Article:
New Jersey health officials are warning of a “long and difficult” spring and summer as COVID-19 hospitalizations in the state continue to rise.
“We are definitely in another wave of this virus,” State Health Commissioner Judy Persichilli said during a press briefing in Trenton on Wednesday.
New Jersey has one of the highest per capita infection rates in the country with a rolling 7-day average of about 4,400 cases a day. Across the state’s 71 hospitals, more than 2,300 people are sick with the coronavirus—a 21% increase in the last two weeks. Another 344 COVID patents were admitted in the last 24 hours—a 28% increase in new hospitalizations in the last two weeks.
But Persichilli said the bulk of severe cases is coming from those under 60 years old. She said hospitalizations for people in their 20s increased by 31% this month. For people in their 40s, it surged by 50%. While patients needing intensive care increased by 16%, ventilator use has decreased slightly.
Health officials said part of the reason why younger people are getting hospitalized is because those 65 and older have been eligible for the vaccine since mid-January.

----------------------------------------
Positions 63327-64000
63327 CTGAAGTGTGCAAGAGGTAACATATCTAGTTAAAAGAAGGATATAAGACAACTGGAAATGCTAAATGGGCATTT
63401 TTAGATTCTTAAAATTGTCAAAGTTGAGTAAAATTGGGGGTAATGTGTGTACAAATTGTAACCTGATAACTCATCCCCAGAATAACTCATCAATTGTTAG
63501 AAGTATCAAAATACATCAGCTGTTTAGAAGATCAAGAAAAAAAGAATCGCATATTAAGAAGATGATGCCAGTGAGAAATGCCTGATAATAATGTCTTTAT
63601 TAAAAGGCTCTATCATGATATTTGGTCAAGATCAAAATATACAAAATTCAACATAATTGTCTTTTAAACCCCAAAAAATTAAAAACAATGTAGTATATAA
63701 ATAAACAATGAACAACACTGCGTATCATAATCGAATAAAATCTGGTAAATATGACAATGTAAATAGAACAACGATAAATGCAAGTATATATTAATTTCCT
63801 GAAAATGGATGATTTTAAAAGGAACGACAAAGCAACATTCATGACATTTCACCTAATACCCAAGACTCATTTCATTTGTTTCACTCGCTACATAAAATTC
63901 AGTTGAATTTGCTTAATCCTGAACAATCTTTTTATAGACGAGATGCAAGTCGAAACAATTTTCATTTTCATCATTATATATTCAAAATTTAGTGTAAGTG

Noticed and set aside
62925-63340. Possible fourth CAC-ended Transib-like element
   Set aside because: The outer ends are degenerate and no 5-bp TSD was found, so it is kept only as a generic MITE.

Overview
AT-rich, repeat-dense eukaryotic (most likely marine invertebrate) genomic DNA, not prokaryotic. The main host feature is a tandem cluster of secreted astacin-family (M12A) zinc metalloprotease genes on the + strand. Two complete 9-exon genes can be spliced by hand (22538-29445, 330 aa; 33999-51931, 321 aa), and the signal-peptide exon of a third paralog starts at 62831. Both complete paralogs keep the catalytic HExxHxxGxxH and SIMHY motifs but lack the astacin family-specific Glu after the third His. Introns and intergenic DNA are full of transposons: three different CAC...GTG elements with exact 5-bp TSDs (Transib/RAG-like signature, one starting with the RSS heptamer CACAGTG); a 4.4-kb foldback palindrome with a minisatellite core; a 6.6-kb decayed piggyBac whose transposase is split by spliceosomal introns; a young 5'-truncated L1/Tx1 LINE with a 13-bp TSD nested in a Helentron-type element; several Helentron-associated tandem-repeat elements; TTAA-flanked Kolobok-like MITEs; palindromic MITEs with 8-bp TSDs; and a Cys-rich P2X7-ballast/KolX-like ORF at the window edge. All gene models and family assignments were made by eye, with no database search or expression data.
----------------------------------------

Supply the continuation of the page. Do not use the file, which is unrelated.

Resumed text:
“We have two-thirds of that population vaccinated already and we’ve seen the benefits of that in the long-term care facilities where the incidents of disease have declined almost to zero compared to what we had before,” said state epidemiologist Eddy Bresnitz.
Those ages 16-64 are only eligible for the vaccine if they have an underlying medical condition or qualify in an essential worker group that’s been prioritized. New Jersey so far has vaccinated more than 1.5 million people and launched a new online tool that will help users find available vaccine appointments.
Governor Phil Murphy said new state models for moderate and worst case scenarios predict cases and hospitalizations will remain high through June. In the moderate scenario, the third wave will peak on April 18th—with 5,545 new positive tests and 2,669 hospitalizations. Cases will remain around 5,000 through April, dropping under 3,000 by mid-June. And hospitalizations won’t drop under 1,000 until August.
In the worst-case scenario, the state will hit a high of 8,000 cases in mid-May, with cases remaining on those levels through mid-June and hospitalizations peaking around 3,500.
The state did not meet its moderate or worse-case scenario projections during the first and second wave of the virus.
“We crushed the wave twice, let’s do it a third time, hopefully the final time,” Murphy said Wednesday.